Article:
Has the skull of famed outlaw Ned Kelly been found?
To the people of Australia, Edward "Ned" Kelly was either a cold-blooded killer or a folk hero, depending on one's point of view. From the age of 14, Kelly pursued a life of crime as a small-time highwayman and robber, but it wasn't until Kelly and his gang killed three policemen that the infamy of Ned Kelly spread throughout the world. Kelly's escape from authorities was a hot news story of the time, but it was his final standoff with police which turned him into a national symbol, elevating Kelly to the level of notoriety reserved for the likes of Bonnie and Clyde and Billy the Kid.
On June 27, 1880, the Kelly gang arrived in the tiny railroad outpost of Glenrowan, determined to sabotage the tracks in order to prevent pursuit by police train. When the two police trains later arrived, Ned and his gang attempted to derail them, but to no avail. The lawmen engaged in a shooting match with Kelly and his gang, who were dressed up in home-made metal armor and helmets, each suit of armor weighing nearly 100 pounds. Kelly was wounded in the standoff, captured, and later convicted of three counts of capital murder. He was hanged at Old Melbourne Gaol in November of 1880.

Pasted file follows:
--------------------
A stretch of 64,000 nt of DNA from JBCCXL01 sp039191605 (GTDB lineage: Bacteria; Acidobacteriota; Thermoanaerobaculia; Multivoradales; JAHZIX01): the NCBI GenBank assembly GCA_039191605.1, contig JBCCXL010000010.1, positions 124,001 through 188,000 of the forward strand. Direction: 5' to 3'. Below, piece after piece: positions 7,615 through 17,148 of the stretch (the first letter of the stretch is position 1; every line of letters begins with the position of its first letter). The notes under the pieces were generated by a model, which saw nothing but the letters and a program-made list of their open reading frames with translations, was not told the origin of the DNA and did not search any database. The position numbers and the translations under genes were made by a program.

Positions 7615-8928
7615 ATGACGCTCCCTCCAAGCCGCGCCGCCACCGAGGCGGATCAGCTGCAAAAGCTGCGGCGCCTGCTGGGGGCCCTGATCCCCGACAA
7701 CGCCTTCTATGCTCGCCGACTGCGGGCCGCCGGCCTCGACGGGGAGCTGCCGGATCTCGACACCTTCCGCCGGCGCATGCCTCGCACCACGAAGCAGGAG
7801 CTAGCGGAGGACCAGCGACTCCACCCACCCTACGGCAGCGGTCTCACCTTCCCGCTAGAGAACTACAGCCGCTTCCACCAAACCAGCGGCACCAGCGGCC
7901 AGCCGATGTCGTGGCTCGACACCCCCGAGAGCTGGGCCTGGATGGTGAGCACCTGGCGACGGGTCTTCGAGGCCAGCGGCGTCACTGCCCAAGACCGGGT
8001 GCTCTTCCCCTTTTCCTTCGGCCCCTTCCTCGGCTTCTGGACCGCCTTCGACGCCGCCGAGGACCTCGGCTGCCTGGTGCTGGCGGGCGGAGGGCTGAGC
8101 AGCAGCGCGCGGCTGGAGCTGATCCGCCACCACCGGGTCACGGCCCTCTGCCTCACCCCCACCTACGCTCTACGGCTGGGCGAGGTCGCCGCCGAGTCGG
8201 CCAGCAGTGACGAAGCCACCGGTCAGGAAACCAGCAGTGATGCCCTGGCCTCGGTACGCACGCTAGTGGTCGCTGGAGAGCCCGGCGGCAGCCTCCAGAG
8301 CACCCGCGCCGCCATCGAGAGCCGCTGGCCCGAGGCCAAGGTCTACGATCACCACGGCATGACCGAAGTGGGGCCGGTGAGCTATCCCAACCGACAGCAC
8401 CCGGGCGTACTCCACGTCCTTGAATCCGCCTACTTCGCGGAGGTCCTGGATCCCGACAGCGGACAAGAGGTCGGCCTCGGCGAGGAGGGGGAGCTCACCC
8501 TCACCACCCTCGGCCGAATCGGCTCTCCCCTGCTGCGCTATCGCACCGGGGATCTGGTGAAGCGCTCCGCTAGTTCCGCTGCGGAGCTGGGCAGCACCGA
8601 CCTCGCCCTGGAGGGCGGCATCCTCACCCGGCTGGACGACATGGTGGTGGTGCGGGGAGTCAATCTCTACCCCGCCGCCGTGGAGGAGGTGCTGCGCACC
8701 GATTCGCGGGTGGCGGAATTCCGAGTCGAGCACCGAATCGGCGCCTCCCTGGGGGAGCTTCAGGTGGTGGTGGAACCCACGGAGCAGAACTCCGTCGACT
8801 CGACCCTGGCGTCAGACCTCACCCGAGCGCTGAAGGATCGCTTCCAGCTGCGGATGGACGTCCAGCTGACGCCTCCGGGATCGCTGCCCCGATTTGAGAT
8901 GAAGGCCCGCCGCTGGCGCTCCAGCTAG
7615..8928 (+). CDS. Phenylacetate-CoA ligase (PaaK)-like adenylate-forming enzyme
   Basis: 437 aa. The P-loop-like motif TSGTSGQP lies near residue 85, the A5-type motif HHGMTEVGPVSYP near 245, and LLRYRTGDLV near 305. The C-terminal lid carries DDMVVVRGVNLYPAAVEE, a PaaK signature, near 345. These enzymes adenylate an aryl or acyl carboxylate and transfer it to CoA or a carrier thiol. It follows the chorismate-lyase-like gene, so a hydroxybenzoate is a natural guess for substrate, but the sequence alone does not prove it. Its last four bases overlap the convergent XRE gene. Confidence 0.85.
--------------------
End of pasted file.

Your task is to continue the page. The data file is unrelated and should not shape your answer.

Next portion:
|Policeman modeling Ned Kelly's suit of armor|
Ned Kelly's remains, which had rested in an unmarked grave, was identified by DNA researchers in 2011. DNA research also proved that the skull which had been believed to belong to Kelly (on display at Old Melbourne Gaol), was not his at all. Kelly's skull, which had been missing since at least 1929 (when the prison graveyard had been vandalized), has been a matter of much debate and speculation ever since.
On August 28, Australian newspapers have reported that Ned Kelly's missing skull has finally been found- in the possession of a 74 year-old practicing witch named Anna Hoffman.
Hoffman claims that she had come into possession of the skull nearly 30 years ago, after a chance encounter with a stranger during a family dinner in Australia. The dinner conversation had (somehow) turned to the topic of human skulls, and the unidentified dinner guest returned the following day with a skull which he claimed belonged to the infamous Ned Kelly. Hoffman, who has amassed a large collection of human skulls, has been the keeper of the supposed Kelly skull ever since.
The skull will be the subject of many DNA tests. Deb Withers, spokesperson for the Victorian Institute of Forensic Medicine, has some doubts about the authenticity of the skull, telling the Herald News, "There is a chance that this is his head, although it is a long shot. That would be wonderful if it was. It's either out there somewhere or it has disintegrated into nothing."
(read the news story here)